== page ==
Tonawanda News — North Tonawanda officials and a promoter from the Niagara River Rocks concert series, set to kick off this Sunday, are putting an emphasis on safety for the upcoming show they expect will draw thousands.
Promoter Kathy Paradowski said the stage will be set up at Gratwick Riverside Park early on the day of the concert, which will headline the popular band, Primus, while a meeting between she and a team of city officials this week led to a ubiquitous push to address safety concerns.
Mayor Rob Ortt said the city will bolster a police and fire presence, while auxiliary members of both departments will focus on traffic and parking issues. Representatives of the Niagara County Sheriff’s Department will also be present with cameras and helicopter and boat patrols.
Paradowski said she too will have a team of security on hand for the event, which is being lauded as a return to the city’s musical heyday of the Molson Canal Concert Series at Gateway Harbor Park, though organizers say that as many as 20,000 individuals could attend the much bigger performance space set along the Niagara River.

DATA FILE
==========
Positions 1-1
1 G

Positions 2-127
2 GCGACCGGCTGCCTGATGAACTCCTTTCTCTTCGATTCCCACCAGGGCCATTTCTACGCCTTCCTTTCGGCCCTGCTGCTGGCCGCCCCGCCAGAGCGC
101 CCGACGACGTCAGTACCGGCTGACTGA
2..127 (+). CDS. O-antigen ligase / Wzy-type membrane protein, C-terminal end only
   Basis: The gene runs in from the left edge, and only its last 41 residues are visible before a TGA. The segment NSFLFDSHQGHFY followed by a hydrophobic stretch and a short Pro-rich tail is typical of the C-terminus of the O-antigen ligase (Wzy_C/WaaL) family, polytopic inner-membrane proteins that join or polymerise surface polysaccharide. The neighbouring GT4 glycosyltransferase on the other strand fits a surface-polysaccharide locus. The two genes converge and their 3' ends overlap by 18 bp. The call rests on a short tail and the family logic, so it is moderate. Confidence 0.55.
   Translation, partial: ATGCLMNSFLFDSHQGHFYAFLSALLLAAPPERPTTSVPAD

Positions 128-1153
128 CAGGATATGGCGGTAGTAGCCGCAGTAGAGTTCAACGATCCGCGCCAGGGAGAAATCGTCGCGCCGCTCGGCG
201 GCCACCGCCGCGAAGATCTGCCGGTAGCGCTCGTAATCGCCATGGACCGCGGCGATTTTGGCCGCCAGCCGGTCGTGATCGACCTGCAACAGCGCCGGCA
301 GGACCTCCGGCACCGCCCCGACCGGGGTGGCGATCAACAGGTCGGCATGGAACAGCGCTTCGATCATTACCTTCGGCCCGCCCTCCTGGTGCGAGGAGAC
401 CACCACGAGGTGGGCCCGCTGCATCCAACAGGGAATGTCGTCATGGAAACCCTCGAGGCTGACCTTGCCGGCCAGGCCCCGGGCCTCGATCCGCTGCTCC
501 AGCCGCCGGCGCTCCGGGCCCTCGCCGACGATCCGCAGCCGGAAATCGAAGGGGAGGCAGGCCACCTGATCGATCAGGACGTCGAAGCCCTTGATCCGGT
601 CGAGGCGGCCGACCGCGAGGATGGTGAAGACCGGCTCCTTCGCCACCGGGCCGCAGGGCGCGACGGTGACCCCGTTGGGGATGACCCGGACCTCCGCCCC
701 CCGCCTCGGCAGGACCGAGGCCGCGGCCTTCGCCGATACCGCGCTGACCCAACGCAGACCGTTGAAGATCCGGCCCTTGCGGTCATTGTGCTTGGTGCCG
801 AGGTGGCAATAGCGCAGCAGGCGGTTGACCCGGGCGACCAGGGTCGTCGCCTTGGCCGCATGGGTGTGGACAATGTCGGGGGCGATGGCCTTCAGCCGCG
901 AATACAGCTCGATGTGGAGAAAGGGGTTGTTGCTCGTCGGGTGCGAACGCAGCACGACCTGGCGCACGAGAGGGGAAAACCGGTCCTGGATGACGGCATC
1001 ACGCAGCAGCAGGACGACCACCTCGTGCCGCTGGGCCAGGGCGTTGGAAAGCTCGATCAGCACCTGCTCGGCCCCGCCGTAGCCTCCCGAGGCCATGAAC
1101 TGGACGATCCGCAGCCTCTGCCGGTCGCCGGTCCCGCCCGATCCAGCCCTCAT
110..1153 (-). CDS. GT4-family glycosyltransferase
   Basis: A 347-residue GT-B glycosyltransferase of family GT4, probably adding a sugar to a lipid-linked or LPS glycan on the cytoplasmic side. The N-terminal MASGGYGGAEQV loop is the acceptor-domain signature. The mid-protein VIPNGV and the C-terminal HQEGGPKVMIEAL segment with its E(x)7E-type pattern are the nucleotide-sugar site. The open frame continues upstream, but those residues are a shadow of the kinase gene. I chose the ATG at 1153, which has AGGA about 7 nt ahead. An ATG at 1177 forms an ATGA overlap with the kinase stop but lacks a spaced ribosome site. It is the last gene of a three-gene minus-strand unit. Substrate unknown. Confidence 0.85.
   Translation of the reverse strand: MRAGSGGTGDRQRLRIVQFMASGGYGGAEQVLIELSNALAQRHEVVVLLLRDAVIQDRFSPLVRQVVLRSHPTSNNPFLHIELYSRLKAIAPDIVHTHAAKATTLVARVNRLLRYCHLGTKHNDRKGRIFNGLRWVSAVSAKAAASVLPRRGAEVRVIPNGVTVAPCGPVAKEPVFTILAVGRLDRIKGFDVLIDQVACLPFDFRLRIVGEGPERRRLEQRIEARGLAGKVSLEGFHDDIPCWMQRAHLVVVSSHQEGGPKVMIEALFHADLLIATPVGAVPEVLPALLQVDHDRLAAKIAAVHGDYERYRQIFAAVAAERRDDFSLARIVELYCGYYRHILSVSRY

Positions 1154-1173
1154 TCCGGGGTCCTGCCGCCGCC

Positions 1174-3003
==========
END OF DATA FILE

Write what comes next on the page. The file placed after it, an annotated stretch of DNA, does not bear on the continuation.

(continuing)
The city will also link radio communications between Paradowski’s staff and law enforcement and medical technicians, Ortt said, and create a “triage area” for those who may suffer health problems.
“Last year went off really well,” Ortt said of the one-time show last summer featuring Fuel and Buckcherry. “And the reason that went off well is a lot of planning. There was really no stone left unturned. It’s really a different animal then the Gateway Harbor shows because of the number of people.”
This year’s series has been expanded to three shows, with the Tea Party and Rusted Root performing in July and August, respectively. Paradowski said the draw could be huge this Sunday with Primus playing Friday and Saturday in Toronto, which could bring more Canadian attendees to the shores of North Tonawanda. Logistically, she said proper planning is key to a successful event.
“It’s pretty typical for what we do for concert series,” she said. “That’s how we get them to run so smoothly.”
Parking should also not be an issue, she added, While the show is free, Paradowski and Ortt said that concert-goers can park on site for $5. Police will be controlling traffic on the busy River Road.
“We’re pretty sure we should be able to house everybody there,” she said.Contact reporter Michael Regan at 693-1000, ext. 4115.